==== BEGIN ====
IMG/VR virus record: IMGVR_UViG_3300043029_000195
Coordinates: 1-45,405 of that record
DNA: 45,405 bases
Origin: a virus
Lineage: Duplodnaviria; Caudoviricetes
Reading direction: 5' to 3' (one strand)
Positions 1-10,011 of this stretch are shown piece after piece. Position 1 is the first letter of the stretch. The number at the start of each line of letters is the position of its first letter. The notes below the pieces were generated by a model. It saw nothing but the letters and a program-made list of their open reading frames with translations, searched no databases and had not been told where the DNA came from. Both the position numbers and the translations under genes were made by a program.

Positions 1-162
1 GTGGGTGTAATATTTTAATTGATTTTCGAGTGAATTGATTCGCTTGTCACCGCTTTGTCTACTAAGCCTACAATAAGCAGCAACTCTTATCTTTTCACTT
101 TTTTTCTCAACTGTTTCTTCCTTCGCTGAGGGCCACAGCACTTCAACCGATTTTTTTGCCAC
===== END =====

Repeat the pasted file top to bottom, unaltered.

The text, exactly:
IMG/VR virus record: IMGVR_UViG_3300043029_000195
Coordinates: 1-45,405 of that record
DNA: 45,405 bases
Origin: a virus
Lineage: Duplodnaviria; Caudoviricetes
Reading direction: 5' to 3' (one strand)
Positions 1-10,011 of this stretch are shown piece after piece. Position 1 is the first letter of the stretch. The number at the start of each line of letters is the position of its first letter. The notes below the pieces were generated by a model. It saw nothing but the letters and a program-made list of their open reading frames with translations, searched no databases and had not been told where the DNA came from. Both the position numbers and the translations under genes were made by a program.

Positions 1-162
1 GTGGGTGTAATATTTTAATTGATTTTCGAGTGAATTGATTCGCTTGTCACCGCTTTGTCTACTAAGCCTACAATAAGCAGCAACTCTTATCTTTTCACTT
101 TTTTTCTCAACTGTTTCTTCCTTCGCTGAGGGCCACAGCACTTCAACCGATTTTTTTGCCAC